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  • Lockheed P-80 / F-80 Shooting Star Fighter / Fighter-Bomber

    Though developed as early as 1943, the Lockheed P-80 jet fighter arrived too late to be used in World War 2, playing a larger role in the Korean War instead.

     Updated: 5/11/2016; Authored By Dan Alex; Content ¬©www.MilitaryFactory.com

    The Lockheed P-80/F-80 Shooting Star is undoubtedly the world's most successful first generation jet-powered fighter. Appearing by the last few months of World War 2, the Shooting Star failed to undertake a single combat sortie in the conflict but would prove her worth in the upcoming Korean War as well as in her two very important derivatives - the two-seat trainer T-33 and the F-94 Starfire all-weather interceptor - both based highly on the existing P-80/F-80 air frame. The P-80 was developed from the brilliant mind of Lockheed's Clarence "Kelly" Johnson, designer of the legendary twin-boom P-38 Lightning. Had the war in Europe progressed a few more months, the air war would have assuredly taken on a distinctly different look.


    Everything changed on July 26th, 1944, when a lone British twin-engine, piston-powered De Havilland DH.98 Mosquito - on its merry way to take pictures over Munich - encountered a twin-engine German Messerschmitt Me 262 jet fighter (flying as part of a test squadron). The Me 262 opened fire on the unsuspecting two-man crew and - perhaps through ingrained training or pure instinct - the Mosquito banked and dodged to safety, managing to turn tail and run. This was the first meeting ever against a jet-powered foe and the fact that the Germans were able to field such a lethal implement was a new realization for the Allies. Jet power promised speed and greater flight loads that would lead directly to more potent armament options. It seemed that the Germans held the upper hand.

    Had Adolf Hitler not meddled in the development of the Me 262 as a fighter (he envisioned these aircraft as fighter-bombers instead of fighters charged with defense of the Reich's airspace), manufacturing of fleets of such aircraft would have prolonged the war by a potential years let alone months. The British and Americans (and Soviets and Japanese for that matter) all had viable jet programs under development at the time. The Germans developed the rocket-propelled Messerschmitt Me 163 Komet which, despite its limited range, held some combat value in speed and firepower, particularly when it came to raking Allied bomber formations. The Heinkel He 162 Volksjager was a simplified single-seat, jet-powered fighter meant for a crop of pilots requiring little in the way of training to operate. The Horten brothers found limited trials success with the world's first stealth aircraft in the Horten Ho 229 flying wing. Such was the expediency as to which the Allies would have to react to head-off this expanding German technological front.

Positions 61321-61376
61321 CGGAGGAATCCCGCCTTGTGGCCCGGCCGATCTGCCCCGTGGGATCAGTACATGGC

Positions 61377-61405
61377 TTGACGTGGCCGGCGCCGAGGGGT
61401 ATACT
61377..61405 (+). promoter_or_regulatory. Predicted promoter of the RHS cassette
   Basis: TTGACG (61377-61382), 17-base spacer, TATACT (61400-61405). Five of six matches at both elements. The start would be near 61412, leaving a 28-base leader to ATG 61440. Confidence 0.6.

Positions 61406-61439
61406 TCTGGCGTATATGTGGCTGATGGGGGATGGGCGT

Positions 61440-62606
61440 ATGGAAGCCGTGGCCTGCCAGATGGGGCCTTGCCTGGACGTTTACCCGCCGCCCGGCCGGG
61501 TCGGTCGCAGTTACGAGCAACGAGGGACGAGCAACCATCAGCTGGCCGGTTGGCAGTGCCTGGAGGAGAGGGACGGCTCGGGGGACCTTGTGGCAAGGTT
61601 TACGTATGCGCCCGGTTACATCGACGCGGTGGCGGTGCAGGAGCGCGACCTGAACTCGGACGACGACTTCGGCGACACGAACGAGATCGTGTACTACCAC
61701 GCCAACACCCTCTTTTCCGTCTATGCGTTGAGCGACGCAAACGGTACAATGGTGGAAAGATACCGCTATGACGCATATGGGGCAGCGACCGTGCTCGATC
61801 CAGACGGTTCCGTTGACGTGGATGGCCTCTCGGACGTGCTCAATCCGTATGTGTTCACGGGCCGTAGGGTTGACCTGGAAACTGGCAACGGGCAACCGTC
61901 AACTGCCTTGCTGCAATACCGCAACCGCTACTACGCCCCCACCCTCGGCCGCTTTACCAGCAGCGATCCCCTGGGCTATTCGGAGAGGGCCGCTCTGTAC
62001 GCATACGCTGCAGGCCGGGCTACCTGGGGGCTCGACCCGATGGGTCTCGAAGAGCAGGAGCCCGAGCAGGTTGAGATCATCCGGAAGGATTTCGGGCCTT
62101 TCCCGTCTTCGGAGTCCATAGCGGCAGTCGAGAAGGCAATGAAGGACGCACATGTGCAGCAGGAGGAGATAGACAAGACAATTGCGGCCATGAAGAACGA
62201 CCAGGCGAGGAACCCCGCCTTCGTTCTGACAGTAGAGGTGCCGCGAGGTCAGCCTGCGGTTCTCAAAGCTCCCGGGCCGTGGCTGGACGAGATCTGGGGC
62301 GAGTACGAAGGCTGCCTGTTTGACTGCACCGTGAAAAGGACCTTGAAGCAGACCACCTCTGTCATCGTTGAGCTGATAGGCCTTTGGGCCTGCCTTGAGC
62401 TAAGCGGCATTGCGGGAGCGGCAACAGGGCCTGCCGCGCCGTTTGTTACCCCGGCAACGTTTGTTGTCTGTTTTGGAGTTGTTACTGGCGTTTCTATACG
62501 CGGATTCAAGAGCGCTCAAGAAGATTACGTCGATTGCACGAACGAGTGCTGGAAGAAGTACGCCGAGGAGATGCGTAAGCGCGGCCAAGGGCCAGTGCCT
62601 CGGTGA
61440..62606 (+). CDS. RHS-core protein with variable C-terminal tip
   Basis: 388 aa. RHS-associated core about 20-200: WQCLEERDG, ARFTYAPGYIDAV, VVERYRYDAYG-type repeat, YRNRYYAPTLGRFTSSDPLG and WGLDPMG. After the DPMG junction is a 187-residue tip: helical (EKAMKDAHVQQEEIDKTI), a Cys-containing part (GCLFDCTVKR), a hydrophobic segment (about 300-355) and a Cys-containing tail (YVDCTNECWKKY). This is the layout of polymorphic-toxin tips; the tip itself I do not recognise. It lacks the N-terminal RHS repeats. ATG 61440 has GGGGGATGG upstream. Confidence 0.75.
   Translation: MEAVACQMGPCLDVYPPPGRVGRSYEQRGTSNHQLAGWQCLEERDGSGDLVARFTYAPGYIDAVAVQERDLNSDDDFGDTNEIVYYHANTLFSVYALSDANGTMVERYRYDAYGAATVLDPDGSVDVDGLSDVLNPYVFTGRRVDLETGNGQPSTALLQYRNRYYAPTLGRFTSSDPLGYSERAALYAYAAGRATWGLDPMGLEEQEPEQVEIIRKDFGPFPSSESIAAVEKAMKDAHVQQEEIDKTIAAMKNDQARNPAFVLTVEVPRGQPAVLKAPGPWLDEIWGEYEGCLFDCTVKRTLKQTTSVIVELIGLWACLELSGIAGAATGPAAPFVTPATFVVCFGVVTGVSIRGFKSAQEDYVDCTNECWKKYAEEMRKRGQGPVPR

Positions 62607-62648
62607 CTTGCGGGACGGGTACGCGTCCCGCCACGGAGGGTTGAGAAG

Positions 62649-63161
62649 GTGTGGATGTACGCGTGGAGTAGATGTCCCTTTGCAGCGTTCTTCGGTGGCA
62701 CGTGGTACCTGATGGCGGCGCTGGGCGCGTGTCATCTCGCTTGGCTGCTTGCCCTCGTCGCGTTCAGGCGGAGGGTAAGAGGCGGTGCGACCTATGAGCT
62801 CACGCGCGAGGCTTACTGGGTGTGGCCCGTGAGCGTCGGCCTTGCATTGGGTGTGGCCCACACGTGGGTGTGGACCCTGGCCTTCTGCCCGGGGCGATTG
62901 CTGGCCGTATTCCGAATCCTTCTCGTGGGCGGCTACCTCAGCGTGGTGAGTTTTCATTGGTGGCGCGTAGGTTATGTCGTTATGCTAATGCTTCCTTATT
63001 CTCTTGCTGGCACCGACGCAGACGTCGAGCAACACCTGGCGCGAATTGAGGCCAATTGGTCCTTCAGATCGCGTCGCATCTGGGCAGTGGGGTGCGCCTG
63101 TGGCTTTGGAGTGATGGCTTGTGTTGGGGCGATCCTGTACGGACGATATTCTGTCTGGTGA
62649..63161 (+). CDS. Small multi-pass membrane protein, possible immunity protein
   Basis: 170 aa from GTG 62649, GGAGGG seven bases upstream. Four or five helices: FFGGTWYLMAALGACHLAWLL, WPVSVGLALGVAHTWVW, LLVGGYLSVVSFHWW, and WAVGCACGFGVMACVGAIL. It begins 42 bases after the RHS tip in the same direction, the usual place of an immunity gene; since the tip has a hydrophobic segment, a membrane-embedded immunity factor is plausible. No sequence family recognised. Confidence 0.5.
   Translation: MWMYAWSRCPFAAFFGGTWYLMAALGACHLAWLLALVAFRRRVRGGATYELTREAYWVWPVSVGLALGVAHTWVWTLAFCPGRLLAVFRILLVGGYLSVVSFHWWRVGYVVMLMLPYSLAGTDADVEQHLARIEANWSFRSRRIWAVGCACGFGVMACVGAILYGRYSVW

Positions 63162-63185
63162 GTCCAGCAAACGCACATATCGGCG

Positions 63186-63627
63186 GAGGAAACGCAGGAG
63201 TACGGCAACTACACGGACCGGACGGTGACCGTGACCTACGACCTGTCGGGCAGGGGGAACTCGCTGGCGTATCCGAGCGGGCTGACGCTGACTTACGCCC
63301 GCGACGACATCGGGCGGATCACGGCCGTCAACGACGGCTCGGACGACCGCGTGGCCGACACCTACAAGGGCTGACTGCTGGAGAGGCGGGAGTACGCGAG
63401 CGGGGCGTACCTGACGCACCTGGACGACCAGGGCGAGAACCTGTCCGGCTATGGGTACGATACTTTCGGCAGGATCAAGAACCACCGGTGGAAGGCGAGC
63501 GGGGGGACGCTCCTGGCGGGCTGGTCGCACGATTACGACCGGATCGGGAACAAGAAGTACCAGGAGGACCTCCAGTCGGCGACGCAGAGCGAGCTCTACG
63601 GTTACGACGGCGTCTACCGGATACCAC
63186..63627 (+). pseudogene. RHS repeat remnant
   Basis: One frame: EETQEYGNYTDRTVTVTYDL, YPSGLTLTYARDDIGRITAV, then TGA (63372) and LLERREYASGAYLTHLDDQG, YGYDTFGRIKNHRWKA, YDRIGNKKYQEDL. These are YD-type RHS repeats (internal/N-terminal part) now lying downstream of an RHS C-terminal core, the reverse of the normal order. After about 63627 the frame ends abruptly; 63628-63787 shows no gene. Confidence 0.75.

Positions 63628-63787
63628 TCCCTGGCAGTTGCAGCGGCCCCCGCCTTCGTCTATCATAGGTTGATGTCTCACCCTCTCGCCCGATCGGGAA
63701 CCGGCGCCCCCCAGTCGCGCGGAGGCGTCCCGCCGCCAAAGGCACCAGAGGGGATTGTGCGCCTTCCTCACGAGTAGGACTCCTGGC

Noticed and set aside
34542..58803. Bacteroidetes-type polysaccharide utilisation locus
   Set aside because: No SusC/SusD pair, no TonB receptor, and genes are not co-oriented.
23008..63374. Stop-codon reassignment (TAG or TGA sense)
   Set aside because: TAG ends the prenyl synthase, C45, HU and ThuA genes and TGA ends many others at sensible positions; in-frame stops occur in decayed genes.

While the Bell P-59 Airacomet became America's first "true" jet aircraft, the system lacked in all major combat qualities and made itself an unfeasible system to field, having no more usefulness than that of a jet trainer. As it stood, the P-59 failed to keep up with even the latest piston-powered fighter mounts through the ensuing mock dogfights and was, therefore, produced in limited quantity for the USAAF (United States Army Air Forces). At any regard, the seemingly limited exploits of his P-59 paved the foundation for a revolution in American jet-powered aircraft - these new-fangled implements that were to fly without the need for propellers.

    The relative failure of the P-59 forced the US Army to continue a pursuit of other avenues for a jet fighter aircraft capable of matching the enemy and fulfilling this need through a rather limited window of time. While Lockheed was already committed to large-scale production of its fabled P-38 Lightning series (designed and developed by the great Clarence L. "Kelly" Johnson), it showed great interest in the development of such an aircraft. However, the Army would much rather have its proven P-38s in the skies as opposed to diverting Lockheed company resources to fund and develop such an experimental endeavor. But as the P-59 reached its limited potential, the US Army refocused its attention on the Lockheed interest and the two became joined at the hip in producing America's first true jet fighter.

    The new specification emerged in May of 1943 and called for a jet-powered high-altitude interceptor centered around a capable powerplant - this becoming the British de Havilland Halford H-1 Goblin engine to be developed in 180 days from reception of the official government contract. One can only imagine Johnson licking his lips at the prospect of such a challenge (his firm would be responsible for the cutting-edge SR-71, U-2 and F-117 projects some decades later). The company designation of "Project MX-409" was assigned and the government contract came on June 17th for development of the "XP-80".